Although early Christian literature rarely alludes to the story of Noah and the destruction of his antediluvian world, interpreters should not discount the singular hermeneutical importance of Noah’s tale for the first Christians. The Flood myth provided the primitive churches with an invaluable narrative framework through which Christian identities were shaped, Christian experiences were rationalized, and Christian hopes were forecast. As these first believers conformed themselves to the image of the righteous shipwright (and vice versa), they became Noah’s prophetic successors, heirs of his good news.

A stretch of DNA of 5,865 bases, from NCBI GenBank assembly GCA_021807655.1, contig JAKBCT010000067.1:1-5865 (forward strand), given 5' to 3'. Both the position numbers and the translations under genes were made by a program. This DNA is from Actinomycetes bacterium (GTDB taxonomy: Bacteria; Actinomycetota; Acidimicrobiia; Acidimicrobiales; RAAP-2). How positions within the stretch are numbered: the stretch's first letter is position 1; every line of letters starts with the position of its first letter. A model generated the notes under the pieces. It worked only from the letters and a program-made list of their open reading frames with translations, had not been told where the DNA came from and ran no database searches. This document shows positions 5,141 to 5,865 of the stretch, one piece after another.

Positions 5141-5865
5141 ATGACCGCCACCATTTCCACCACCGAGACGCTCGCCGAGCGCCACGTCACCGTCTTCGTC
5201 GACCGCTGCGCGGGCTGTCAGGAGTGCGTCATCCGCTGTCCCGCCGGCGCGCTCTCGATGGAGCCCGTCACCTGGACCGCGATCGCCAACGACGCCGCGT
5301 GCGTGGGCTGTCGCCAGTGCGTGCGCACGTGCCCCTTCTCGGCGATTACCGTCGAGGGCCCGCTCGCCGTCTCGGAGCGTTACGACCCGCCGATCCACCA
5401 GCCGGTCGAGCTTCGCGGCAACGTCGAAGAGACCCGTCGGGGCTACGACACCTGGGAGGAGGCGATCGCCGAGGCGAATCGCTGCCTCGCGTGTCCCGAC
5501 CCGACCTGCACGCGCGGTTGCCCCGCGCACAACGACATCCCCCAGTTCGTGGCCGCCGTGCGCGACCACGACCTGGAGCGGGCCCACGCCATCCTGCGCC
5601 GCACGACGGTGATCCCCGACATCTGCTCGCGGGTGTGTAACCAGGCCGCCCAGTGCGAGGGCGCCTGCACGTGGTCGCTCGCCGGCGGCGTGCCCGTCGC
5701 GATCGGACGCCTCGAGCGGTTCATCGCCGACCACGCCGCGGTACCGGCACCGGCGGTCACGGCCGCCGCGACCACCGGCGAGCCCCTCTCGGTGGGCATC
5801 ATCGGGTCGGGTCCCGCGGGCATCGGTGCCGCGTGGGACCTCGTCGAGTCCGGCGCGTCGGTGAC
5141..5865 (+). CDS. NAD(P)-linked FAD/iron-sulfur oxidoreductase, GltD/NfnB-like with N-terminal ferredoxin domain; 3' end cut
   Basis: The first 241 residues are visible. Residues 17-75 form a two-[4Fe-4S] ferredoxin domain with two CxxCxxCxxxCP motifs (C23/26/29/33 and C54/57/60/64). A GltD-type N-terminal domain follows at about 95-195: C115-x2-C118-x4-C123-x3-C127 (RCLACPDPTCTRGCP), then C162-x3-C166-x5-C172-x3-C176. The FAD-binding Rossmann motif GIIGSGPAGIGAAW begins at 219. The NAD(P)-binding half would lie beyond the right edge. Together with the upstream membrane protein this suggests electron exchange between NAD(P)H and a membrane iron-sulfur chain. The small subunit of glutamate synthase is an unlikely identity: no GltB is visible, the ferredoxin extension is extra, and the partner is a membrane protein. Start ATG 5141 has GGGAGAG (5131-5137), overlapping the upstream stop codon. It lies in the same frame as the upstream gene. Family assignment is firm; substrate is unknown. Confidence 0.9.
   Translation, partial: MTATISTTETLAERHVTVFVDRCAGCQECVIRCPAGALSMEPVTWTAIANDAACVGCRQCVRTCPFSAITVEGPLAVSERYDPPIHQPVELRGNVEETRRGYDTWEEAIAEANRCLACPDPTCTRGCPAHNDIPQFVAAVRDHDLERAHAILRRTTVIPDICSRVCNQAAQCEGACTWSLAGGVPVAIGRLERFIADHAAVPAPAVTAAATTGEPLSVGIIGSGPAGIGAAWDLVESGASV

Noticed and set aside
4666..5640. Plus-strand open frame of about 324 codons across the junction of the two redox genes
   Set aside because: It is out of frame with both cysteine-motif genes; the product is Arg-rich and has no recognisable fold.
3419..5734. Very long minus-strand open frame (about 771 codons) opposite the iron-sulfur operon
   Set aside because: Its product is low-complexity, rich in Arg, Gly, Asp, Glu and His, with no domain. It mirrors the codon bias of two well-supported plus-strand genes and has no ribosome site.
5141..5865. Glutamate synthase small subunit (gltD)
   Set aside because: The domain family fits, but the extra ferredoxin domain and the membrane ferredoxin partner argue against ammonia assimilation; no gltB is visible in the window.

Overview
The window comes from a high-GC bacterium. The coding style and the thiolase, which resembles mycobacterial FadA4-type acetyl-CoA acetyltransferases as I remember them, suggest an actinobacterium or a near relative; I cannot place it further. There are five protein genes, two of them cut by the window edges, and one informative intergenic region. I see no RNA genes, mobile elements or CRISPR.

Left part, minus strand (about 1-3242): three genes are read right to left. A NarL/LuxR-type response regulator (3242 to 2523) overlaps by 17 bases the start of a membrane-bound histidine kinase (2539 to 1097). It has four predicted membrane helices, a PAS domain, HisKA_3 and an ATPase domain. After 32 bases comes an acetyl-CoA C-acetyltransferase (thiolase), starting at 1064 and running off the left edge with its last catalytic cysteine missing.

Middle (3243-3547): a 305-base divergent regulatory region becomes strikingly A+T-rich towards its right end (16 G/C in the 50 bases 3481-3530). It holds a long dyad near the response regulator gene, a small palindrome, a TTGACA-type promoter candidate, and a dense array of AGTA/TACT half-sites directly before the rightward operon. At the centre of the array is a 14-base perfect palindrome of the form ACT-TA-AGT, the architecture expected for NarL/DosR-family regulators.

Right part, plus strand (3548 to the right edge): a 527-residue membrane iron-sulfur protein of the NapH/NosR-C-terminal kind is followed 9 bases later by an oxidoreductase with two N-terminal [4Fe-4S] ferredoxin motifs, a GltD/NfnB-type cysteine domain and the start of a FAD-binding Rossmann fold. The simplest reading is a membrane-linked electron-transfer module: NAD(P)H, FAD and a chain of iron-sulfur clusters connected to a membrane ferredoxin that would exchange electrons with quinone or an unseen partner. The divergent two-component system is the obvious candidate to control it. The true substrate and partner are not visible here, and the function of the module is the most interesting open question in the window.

In what follows is an attempt to gleam the meaning of the Noahide legend as it was conceived by these first apocalyptic Christians.
Paul: this passing age
The apostle Paul, for his part, never refers to Noah or the primeval Flood.
This seeming lack of concern for the Flood myth is regularly undercut by Paul’s portrayal of the wrath to come, however. For…
View original post 920 more words